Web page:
Ten Things to Remember about Bulimia

1. Bulimia is a pattern in which you binge (eat a huge amount of food in a short period of time) and then purge (eliminate) whatever you ate.

2. Bulimia is a self-destructive activity that makes it almost impossible to eat in a normal, unselfconscious way

3. Bulimic "hunger" is most often emotionally driven, binges and purges provide release but not pleasure, food becomes an antagonist, and eating is disconnected from physical and emotional nourishment

4. Bulimic binges and purges are habit-forming and become intense, negative forces that dominate your life and are hazardous to your emotional and physical health.

5. Bulimia is more prevalent than anorexia but is harder to detect because many bulimics are not obviously underweight and do not seem to restrict what they eat

6. Sometimes it's difficult to know if a person is really bulimic or has a form of anorexia that involves bingeing and purging. An accurate diagnosis from a health-care professional is needed to ensure the right kind of treatment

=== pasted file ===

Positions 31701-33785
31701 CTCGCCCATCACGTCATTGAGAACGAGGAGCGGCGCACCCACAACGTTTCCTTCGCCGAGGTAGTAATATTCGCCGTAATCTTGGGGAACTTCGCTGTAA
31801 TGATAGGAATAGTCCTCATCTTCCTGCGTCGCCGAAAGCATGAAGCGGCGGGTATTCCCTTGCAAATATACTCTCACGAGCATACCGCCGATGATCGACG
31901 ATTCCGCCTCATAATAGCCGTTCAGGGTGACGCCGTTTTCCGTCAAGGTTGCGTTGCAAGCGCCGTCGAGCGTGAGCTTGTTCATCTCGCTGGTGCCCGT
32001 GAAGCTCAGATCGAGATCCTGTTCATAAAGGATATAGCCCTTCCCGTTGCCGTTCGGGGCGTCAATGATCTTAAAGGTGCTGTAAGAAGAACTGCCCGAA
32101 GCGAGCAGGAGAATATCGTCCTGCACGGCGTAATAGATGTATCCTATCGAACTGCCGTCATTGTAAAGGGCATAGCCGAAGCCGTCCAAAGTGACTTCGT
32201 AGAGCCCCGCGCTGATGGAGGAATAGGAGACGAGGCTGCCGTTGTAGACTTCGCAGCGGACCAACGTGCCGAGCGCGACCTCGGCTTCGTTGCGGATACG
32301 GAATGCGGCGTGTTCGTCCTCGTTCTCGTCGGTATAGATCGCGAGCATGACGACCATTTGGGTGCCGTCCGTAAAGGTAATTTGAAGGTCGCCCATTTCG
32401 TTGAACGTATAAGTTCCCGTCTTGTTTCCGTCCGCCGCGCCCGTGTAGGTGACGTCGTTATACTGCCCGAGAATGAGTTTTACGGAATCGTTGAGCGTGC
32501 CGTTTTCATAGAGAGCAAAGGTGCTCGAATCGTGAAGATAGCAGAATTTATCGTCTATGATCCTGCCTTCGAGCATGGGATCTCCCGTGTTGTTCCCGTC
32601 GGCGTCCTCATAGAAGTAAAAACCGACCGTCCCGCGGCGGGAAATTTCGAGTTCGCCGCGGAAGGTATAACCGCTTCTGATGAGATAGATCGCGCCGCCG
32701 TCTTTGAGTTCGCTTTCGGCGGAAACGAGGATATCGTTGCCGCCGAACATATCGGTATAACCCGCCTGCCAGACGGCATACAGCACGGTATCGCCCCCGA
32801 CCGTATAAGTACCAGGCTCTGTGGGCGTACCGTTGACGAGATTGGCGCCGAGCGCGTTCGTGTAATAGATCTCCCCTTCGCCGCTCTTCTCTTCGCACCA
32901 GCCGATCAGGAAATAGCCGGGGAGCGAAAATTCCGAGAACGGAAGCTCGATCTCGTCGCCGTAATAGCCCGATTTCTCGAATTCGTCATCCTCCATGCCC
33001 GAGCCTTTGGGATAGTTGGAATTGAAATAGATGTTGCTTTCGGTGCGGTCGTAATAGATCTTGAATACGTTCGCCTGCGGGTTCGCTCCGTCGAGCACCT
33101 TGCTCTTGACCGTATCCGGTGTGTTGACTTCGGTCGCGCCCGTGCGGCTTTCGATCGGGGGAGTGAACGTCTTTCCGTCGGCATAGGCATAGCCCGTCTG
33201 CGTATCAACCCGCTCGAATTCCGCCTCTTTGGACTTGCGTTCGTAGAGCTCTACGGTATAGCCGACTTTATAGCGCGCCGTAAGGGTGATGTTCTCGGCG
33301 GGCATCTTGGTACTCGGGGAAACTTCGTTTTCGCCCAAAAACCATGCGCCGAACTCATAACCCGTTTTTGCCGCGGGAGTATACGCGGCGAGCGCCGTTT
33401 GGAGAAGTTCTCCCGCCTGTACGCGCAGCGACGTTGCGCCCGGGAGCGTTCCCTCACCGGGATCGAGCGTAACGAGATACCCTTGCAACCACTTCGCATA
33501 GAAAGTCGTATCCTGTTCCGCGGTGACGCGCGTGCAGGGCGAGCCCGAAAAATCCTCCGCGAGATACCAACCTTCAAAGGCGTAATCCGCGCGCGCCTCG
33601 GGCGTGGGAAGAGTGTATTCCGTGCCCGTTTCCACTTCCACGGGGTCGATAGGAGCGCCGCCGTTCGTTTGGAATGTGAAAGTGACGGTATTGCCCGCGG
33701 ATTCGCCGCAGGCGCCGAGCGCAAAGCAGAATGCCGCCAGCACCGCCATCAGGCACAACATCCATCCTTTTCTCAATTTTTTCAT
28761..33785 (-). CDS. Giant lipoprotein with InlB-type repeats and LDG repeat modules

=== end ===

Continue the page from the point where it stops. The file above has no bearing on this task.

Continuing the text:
7. Bulimia may surface after someone has battled anorexia.

8. Although many people struggle in secret, estimates suggest that between 1 and S% of adolescent and college-age women in the U.S. are bulimic; between 10 and 20% of bulimic patients are male.

9. Bulimia can be a learned behavior picked up in the context of a certain kind of family or peer group situation.

10. Bulimia often coexists in a person with other problems such as depression, anxiety, social phobia, seasonal affective disorder, drug or alcohol abuse, or cutting.

PART II

Eating Disorders Recovery chapter six

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Breaking Bulimia

Breaking Bulimia

We have all been there: turning to the refrigerator if feeling lonely or bored or indulging in seconds or thirds if strained. But if you suffer from bulimia, the from time to time urge to overeat is more like an obsession.

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